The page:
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Mountain View Offers a Great Staycation Getaway

Wednesday, June 18, 2008


June 18, 2008

Kimberly J. Williams, travel writer
Arkansas Department of Parks and Tourism

If high gas prices have you looking for a great vacation close to home, consider bringing your family to Mountain View. A long-time favorite of visitors throughout the region, the town offers a variety of things to do: hiking and biking epic trails, listening to toe-tapping music at one of many musical and variety shows, shopping their eclectic stores or just enjoying the splendor of nature.

Arkansas was a study in severe weather this past spring. Flooding and devastating tornados scarred many communities throughout the state. More than 60 of Arkansas’s counties were declared disaster areas. On February 5, an F4 tornado hit Mountain View. The National Weather Service followed the storm for 123 miles, further than any other tornado since 1950. Luckily, Mountain View’s numerous attractions escaped harm.

“We were very lucky that the Ozark Folk Center was not damaged,” said Grady Spann, superintendent of Ozark Folk Center State Park in Mountain View. “Visitors have been enjoying the Folk Center all spring and we look forward to welcoming many more throughout the summer and fall season.

The Ozark Folk Center, one of Arkansas’s 52 state parks, preserves Ozark heritage. The Center offers visitors an insight into the culture of the Ozarks including music, herbs, folk arts and crafts. In addition to its on-going programs and workshops, this state park has a summer filled with music and song, including a tribute to Grandpa Jones and concerts featuring the Tennessee Gentlemen, Doc Watson, David Holt and Big Smith. On any given day, visitors can watch, learn and listen as extraordinary artisans and musicians are featured throughout the park’s campus. To learn more about the Ozark Folk Center and its programs and events, visit www.OzarkFolkCenter.com or phone 870-269-3851.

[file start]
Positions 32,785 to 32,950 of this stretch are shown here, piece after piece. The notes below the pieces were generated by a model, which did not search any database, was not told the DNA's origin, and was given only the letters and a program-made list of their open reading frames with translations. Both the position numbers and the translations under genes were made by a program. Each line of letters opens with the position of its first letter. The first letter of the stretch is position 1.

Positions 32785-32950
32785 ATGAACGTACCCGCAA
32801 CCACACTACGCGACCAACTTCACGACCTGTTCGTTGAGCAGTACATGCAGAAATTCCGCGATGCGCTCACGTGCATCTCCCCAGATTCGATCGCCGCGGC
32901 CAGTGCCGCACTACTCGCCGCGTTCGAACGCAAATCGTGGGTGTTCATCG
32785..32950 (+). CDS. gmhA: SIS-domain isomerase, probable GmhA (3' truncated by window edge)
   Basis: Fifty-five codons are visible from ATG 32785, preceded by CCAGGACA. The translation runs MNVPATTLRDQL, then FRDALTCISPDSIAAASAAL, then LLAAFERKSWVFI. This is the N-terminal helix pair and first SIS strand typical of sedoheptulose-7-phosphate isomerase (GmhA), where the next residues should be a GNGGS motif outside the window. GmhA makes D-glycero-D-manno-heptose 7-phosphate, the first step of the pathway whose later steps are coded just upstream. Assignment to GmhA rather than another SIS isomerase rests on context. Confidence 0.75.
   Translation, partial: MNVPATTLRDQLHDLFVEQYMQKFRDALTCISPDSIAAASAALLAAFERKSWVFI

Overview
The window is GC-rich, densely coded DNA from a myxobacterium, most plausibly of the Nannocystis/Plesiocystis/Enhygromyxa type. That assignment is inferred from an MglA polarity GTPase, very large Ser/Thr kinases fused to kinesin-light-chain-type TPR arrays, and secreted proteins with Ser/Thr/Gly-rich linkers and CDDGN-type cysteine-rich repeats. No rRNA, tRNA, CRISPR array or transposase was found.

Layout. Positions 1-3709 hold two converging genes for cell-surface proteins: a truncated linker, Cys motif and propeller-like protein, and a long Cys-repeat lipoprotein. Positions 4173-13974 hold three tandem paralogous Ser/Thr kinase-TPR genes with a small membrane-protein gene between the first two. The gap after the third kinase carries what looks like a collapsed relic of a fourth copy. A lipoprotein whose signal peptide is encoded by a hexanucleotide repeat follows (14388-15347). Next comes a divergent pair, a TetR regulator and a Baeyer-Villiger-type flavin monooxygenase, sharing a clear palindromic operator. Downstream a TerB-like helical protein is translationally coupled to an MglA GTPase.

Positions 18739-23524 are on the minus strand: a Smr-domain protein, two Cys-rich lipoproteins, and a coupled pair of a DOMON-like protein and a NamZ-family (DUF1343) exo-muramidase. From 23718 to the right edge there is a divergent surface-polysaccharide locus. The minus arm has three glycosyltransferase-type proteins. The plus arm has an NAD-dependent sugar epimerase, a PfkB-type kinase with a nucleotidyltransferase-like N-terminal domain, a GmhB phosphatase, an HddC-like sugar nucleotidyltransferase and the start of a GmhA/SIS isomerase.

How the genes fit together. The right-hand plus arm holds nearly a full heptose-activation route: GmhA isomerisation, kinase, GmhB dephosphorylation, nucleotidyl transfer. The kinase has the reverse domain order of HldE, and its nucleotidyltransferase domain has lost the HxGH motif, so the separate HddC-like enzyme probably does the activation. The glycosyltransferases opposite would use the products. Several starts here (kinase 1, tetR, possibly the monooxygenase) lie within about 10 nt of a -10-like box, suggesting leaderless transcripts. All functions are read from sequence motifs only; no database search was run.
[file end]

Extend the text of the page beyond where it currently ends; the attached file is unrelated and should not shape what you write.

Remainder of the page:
Blanchard Springs Caverns, located 15 miles northwest of Mountain View, is another of the area’s most popular draws. Located 20 stories underground, Blanchard Springs Caverns boasts a steady temperature of 58 degrees year-round, a pleasant change from the warmer summer temperatures of Arkansas outdoors.

“Like the staff at the Ozark Folk Center, Forest Service employees were involved in the tornado recovery efforts within the community,” said Cave Administrator Bob Reeves. “Fortunately Blanchard Springs Caverns was not affected by the tornado. The flooding in early spring did damage to some of the campgrounds near the cave, but they are now repaired. Everything is open and we are ready to serve our visitors.”

Blanchard Springs Caverns, administered by the U.S. Forest Service, offers visitors a choice of three tours, ranging from a handicapped-accessible ½ mile hike to a more strenuous adventure in which participants must crawl on their hands and knees and move along very steep slopes. For more information on Blanchard Springs Caverns, log on to www.BlanchardCaveTours.com or phone 888-757-2246.

To learn more about Mountain View, visit www.MountainViewCC.org or call 888-679-2859.
To plan a trip to Mountain View or anywhere in The Natural State, visit www.Arkansas.com or phone 800-NATURAL.


Submitted by the Arkansas Department of Parks & Tourism
1 Capitol Mall, Little Rock, AR 72201, 501-682-7606
E-mail: info@arkansas.com

May be used without permission. Credit line is appreciated:
"Arkansas Department of Parks & Tourism"